Eric Adams falls into a border trap


Mayor Adams is no novice, so he should be thoroughly familiar with Hole’s Law. It’s a simple concept, which advises those who find themselves in an unwanted hole to immediately drop the shovel, climb out and find a new strategy.

Assuming the mayor is aware of the law, refusing to follow its common logic shows something other than ignorance. Stupid arrogance? Misjudgment?

The subject is the city’s migrant crisis. Despite inviting thousands of illegal border crossers to come here and spending $4.6 million in taxpayer dollars every day to house, care, feed and educate some of them, Adams still won’t admit he made a mistake. .

Instead, he’s mixing it up by using a large shovel to widen the hole. There’s no other way to describe his latest idea, which takes the city’s efforts on an emergency basis and institutionalizes them.

No help from Joe

On Tuesday, he created a new agency to deal with the crisis. Dubbed the Office of Asylum Seeking Operations, it will open a 24-hour processing center for new arrivals and move existing services out of Midtown’s Port Authority Bus Terminal.

Mayor Adams will open a processing center for new arrivals and move existing services out of the Port Authority Bus Terminal in midtown.
Robert Miller

Part of the plan aims to move some of the estimated 50,000 immigrants already in New York to other cities. The mayor should hope for as much success with that effort as he has had in Washington and Albany helping the city pay for housing in municipal facilities, including 31,000 expensive midtown hotels.

That is to say, next to zero.

His budget director waved a white flag Monday, saying Adams did not expect significant help from President Biden despite an estimated immigrant price tag of $4.2 billion over two fiscal years.

So even though Adams did the president a favor by not insisting on closing the border, he gets booed in return. With friends like Biden, who needs enemies?

Meanwhile, the government is giving money with one hand and taking it with the other hand. She is offering to pay 29% of the immigrant costs, while requiring the city to pay $500 million more for mass transit and the school’s former home because of a state mandate requiring smaller class sizes. There is also a huge increase in spending.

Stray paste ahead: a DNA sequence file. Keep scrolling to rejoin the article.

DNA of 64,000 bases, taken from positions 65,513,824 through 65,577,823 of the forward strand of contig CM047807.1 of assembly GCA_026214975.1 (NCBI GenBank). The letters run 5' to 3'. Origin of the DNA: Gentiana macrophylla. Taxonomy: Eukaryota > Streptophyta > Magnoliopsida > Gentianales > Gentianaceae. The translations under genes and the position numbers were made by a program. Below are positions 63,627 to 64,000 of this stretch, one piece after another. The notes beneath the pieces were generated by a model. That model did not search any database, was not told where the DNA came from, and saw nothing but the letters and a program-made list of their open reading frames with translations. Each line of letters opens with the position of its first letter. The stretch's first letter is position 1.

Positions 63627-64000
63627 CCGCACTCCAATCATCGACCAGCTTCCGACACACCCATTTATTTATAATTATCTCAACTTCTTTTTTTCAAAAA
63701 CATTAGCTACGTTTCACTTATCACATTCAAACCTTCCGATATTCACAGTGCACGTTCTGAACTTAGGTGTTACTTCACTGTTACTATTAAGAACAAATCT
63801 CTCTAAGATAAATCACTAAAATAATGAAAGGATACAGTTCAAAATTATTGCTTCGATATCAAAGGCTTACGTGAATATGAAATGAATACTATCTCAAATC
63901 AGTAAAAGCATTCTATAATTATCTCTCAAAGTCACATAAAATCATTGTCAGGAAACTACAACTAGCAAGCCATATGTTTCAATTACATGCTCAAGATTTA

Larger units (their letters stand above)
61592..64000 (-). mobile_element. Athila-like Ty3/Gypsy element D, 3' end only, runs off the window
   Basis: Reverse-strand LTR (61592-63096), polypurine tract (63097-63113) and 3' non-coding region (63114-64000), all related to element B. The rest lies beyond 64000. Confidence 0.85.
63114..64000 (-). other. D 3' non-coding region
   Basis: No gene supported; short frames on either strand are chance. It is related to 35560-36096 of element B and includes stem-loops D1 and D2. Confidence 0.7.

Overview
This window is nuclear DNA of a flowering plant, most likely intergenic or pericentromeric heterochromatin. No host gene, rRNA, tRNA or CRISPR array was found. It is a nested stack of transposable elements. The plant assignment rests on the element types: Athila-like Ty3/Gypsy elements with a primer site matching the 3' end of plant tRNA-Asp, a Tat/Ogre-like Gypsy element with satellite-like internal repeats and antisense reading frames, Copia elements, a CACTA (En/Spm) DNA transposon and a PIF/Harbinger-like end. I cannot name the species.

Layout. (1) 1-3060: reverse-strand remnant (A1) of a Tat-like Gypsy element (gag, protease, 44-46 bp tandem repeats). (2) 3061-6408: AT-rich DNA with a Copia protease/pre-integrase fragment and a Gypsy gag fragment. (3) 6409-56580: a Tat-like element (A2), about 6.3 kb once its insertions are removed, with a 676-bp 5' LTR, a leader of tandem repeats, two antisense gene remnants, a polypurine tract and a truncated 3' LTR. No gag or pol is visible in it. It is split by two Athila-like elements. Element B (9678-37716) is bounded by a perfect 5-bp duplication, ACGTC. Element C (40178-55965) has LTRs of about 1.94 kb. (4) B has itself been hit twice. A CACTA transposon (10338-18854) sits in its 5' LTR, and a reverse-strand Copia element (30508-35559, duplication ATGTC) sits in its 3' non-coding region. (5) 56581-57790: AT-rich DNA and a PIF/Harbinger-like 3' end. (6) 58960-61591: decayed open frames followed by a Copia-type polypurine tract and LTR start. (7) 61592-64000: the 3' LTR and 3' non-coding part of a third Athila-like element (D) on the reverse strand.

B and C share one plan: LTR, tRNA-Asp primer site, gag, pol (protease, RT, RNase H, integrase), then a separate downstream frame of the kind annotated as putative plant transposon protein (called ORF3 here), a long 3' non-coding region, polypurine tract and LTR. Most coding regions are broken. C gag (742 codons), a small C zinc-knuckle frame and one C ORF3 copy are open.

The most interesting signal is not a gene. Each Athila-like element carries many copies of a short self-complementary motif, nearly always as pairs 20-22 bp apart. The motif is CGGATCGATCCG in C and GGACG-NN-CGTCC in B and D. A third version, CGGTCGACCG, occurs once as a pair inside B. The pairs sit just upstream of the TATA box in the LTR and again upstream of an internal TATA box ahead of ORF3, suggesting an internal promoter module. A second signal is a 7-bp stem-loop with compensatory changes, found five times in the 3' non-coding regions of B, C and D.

With all that uncertainty, plus a costly new labor deal and warnings from fiscal monitors about the deficit, the mayor moved forward with what he called the “road forward” as far as the eye could see.

Joe Biden
Joe Biden has been criticized for not helping New York City with its immigrant crisis.

Soft on law breakers

His press release was full of sympathy for immigrants who broke US law to enter the country without permission.

Most, the activists, coached by open-borders advocates, claimed asylum when arrested, knowing they were not eligible because they had not faced religious, ethnic or political persecution, but also That they can stay for years waiting for their cases to be decided.

They came for a better life, and while it would be understandable and commendable if they obeyed the law and waited their turn as millions of others did before them, it is a mystery that their Why should be admired and encouraged.

Yet there was Adams, who blurred the line between legal and illegal immigrants by declaring that “New Yorkers know that today’s asylum seeker is tomorrow’s citizen, leader, and tomorrow’s innovator, and I am proud that New York The City is leading the way, thus turning a crisis into an opportunity for progress for the entire country.

A deputy mayor was quoted as saying that “the city has worked to focus our services on dignity, respect and care for every individual, family and child.”